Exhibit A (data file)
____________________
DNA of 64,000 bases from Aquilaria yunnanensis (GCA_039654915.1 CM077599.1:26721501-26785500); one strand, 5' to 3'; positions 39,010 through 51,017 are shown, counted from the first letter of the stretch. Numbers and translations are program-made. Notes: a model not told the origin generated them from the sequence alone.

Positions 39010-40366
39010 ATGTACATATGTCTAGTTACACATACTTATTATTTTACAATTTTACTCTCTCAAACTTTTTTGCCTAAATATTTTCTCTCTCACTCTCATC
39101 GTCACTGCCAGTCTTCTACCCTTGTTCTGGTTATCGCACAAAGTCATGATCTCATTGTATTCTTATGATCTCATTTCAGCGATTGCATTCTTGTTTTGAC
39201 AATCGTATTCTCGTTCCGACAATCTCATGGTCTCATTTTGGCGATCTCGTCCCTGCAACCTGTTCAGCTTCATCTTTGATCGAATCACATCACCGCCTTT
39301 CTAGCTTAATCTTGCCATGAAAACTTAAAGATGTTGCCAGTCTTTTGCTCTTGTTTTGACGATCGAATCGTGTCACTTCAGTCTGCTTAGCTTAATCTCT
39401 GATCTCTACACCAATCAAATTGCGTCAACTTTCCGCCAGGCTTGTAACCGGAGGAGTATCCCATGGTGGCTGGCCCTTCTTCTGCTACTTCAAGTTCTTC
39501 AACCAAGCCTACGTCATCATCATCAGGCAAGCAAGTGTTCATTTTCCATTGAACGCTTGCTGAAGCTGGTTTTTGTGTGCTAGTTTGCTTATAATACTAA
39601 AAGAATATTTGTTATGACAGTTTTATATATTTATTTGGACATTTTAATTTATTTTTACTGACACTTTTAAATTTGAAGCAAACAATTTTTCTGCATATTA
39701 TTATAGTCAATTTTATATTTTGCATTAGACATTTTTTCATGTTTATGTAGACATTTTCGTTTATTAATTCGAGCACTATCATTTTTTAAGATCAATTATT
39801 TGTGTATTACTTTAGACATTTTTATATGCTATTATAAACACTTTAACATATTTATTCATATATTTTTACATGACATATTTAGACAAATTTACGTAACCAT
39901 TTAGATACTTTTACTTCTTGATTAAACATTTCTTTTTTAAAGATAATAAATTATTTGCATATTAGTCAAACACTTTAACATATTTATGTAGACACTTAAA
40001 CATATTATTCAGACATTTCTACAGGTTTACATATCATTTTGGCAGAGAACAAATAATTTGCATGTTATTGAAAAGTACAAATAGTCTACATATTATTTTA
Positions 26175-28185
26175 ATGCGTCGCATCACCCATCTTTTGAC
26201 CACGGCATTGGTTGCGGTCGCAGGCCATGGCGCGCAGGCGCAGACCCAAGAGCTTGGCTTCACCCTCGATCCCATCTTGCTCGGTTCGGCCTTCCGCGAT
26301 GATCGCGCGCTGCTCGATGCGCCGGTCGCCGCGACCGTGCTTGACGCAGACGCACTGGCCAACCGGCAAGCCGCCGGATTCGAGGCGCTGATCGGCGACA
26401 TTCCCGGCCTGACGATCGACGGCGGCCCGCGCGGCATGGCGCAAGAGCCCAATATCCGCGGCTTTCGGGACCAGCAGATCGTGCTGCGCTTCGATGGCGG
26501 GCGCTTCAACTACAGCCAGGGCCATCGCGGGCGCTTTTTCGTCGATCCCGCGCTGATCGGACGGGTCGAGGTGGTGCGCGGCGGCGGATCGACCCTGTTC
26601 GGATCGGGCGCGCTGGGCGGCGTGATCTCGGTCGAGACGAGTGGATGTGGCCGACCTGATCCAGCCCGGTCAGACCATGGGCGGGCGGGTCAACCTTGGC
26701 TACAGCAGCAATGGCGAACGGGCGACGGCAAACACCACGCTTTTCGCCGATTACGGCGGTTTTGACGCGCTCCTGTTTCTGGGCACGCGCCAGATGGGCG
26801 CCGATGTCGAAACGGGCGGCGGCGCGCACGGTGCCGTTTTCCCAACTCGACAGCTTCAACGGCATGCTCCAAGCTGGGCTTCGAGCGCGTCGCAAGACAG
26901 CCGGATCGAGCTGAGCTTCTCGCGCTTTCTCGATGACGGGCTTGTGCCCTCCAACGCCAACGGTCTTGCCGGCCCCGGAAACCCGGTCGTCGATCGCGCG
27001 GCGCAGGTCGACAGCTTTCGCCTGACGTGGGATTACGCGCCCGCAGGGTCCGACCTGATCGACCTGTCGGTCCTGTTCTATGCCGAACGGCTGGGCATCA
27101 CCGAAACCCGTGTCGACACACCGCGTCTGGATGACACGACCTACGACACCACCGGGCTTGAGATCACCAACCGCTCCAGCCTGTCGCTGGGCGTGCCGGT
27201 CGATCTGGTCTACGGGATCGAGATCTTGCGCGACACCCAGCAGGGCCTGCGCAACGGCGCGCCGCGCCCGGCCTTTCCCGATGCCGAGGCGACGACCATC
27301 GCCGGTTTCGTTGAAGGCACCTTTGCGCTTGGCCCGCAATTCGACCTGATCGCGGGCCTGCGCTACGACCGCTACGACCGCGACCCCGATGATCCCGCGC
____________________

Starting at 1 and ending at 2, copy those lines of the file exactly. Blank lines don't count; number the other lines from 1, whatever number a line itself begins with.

DNA of 64,000 bases from Aquilaria yunnanensis (GCA_039654915.1 CM077599.1:26721501-26785500); one strand, 5' to 3'; positions 39,010 through 51,017 are shown, counted from the first letter of the stretch. Numbers and translations are program-made. Notes: a model not told the origin generated them from the sequence alone.

Positions 39010-40366